We know that we can transform the traditional Mohr-Coulomb system to the p-q system by using the equations
Stated formally, this means that, for every set of principal stresses, there is a unique pair of p and q values.
But did you know you can go the other way, if you need to? Let’s start by putting these equations into matrix format, which yields
Inverting the matrix and premultiplying the right hand side yields
The inversion is the key step. The fact that the matrix is invertible, square and of the same rank as the vectors means that the transformation is linear, one-to-one and onto. We can also say that, for every set of p and q values, there is a unique set of principal stresses.
Explosions may cause a whole series of rapid mechanical processes in soils: appearance of an explosion gas chamber within a rather short interval of time (sometimes a few thousandths of a second), which exerts an enormous pressure (of the order of a few hundred thousand atmospheres), causes the formation and propagation of explosion waves which change the stressed state of a soil mass and cause its particles to move with velocities varying from a few thousand metres per second to zero.
Explosion impulses are characterized by the maximum pressure the rise time during which this pressure is formed, the fall time during which the pressure drops from the maximum to zero, and the total time of explosion action .
As seen from experiments of Prof. G. M. Lyakhov*, the gas chambers formed in soil through explosion of deep concentrated charges of explosives are almost spherical in shape. With time, a gas chamber (the cavity in soil) is destroyed, but the time period of its destruction may be very different , from a few minutes (in sands) to several months (in dense clays).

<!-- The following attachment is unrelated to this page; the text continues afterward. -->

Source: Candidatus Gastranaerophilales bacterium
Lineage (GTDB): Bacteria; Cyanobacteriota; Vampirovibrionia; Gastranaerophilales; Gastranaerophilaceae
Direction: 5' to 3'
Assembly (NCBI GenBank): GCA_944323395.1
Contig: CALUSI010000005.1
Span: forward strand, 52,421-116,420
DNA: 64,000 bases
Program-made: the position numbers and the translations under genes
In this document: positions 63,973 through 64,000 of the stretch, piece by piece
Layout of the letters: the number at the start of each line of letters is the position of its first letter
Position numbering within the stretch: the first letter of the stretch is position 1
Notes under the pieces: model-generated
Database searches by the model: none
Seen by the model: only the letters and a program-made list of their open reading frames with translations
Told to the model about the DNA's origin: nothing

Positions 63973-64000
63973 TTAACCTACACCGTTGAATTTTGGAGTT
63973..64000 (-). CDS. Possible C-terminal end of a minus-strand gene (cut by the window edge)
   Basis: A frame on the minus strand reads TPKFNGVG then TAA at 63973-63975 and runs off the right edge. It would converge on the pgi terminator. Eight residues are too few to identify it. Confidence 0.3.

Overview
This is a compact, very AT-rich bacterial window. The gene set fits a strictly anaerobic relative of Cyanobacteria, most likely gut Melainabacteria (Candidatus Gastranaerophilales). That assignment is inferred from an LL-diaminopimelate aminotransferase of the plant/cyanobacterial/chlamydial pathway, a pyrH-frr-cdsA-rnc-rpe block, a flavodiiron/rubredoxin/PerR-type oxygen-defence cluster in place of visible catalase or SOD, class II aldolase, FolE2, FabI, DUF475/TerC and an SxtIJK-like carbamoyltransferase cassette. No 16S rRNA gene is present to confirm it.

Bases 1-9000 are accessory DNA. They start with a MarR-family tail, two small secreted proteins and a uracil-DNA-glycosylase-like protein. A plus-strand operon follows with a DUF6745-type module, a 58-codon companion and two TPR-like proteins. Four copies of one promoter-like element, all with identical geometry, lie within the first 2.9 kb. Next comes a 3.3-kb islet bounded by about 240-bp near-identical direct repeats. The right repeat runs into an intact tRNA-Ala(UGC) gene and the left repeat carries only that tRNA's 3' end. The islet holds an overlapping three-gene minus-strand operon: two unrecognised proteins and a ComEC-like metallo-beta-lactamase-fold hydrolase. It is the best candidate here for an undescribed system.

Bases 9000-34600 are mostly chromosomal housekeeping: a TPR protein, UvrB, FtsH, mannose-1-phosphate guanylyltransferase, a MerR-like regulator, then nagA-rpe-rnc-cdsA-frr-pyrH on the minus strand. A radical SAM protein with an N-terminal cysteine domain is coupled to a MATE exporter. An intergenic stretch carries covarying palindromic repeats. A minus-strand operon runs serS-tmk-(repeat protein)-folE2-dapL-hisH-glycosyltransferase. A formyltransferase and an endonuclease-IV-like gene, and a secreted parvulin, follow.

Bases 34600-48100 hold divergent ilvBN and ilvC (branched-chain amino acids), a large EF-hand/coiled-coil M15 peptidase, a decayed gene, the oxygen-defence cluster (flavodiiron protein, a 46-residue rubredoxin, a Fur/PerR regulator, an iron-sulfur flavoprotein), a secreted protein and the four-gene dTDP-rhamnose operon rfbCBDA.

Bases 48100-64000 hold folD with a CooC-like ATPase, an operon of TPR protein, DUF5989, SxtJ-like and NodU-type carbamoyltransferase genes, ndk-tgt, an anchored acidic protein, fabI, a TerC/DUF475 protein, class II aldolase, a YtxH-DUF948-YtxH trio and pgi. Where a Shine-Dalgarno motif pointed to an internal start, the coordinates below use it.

As has been shown by the experiments, the radius of an explosion gas chamber , after it has been formed completely, is determined by the following relationship:
weight of explosive charge, kg
proportionality factor depending on the properties of the soil
According to G. M. Lyakhov, numerical values of this factor are:
for saturated sands
for loams (according to G. I. Pokrovsky)
for loess soils
for clayey soils
Explosion of a concentrated charge in a soil results in the formation of normal (radial) pressures , lateral (tangential) pressures , and the motion of particles with a velocity .
For non-saturated soils and rocks, all these three parameters are determined in calculations as functions of time, i.e.,
For saturated soils and liquid media, it is sufficient to investigate only two of these parameters, for instance,
The parameters of stress waves in soils caused by explosions and the parameters of velocities of their propagation are determined by special field tests. Using the results of such tests, empirical formulae are established for determination of the design parameters of explosion, waves in soils depending on the weight of charge, the distance from explosion centre, etc.
* Lyakhov G. M. Osnovy dinamiki vzryva v gruntakh i zhidkikh sredakh (Fundamentals of Dynamics of Explosion in Soils and Liquid Media), Moscow, Nedra Publishers, 1964.
Although geotechnical engineering has always had a military application (witness the prominence of documents such as NAVFAC DM 7 and the many others offered on this site,) this is the only elementary level soil mechanics text where I can recall seeing such a presentation.
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